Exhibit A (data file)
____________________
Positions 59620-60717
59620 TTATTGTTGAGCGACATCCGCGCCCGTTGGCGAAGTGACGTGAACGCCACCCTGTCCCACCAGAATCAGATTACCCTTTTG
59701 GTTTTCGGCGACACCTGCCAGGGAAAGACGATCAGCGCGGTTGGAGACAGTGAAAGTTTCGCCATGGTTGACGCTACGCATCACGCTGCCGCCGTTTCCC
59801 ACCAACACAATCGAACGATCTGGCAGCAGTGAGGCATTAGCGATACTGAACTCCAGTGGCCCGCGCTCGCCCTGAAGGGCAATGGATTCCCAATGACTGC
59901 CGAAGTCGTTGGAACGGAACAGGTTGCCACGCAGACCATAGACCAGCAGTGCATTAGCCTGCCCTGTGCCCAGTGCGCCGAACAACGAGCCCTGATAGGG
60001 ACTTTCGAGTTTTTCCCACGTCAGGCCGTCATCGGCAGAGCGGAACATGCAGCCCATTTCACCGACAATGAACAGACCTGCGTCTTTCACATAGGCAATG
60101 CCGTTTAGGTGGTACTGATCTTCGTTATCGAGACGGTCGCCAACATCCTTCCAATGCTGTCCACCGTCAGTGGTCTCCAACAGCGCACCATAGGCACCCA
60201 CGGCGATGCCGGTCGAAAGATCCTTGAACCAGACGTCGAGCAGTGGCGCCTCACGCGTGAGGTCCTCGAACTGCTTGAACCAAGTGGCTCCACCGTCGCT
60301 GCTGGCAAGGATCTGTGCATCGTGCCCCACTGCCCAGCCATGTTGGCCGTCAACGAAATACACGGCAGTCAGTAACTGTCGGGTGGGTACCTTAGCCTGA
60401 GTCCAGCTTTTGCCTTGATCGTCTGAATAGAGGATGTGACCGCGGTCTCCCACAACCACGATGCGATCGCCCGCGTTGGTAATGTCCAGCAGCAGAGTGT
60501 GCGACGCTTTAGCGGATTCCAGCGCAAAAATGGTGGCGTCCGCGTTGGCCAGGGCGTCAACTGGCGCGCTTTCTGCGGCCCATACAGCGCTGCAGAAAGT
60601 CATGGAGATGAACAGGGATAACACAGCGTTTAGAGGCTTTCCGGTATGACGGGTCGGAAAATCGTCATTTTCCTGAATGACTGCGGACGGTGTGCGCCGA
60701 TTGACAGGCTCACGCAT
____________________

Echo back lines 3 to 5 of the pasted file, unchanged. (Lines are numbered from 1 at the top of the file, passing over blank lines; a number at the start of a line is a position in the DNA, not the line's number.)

59701 GTTTTCGGCGACACCTGCCAGGGAAAGACGATCAGCGCGGTTGGAGACAGTGAAAGTTTCGCCATGGTTGACGCTACGCATCACGCTGCCGCCGTTTCCC
59801 ACCAACACAATCGAACGATCTGGCAGCAGTGAGGCATTAGCGATACTGAACTCCAGTGGCCCGCGCTCGCCCTGAAGGGCAATGGATTCCCAATGACTGC
59901 CGAAGTCGTTGGAACGGAACAGGTTGCCACGCAGACCATAGACCAGCAGTGCATTAGCCTGCCCTGTGCCCAGTGCGCCGAACAACGAGCCCTGATAGGG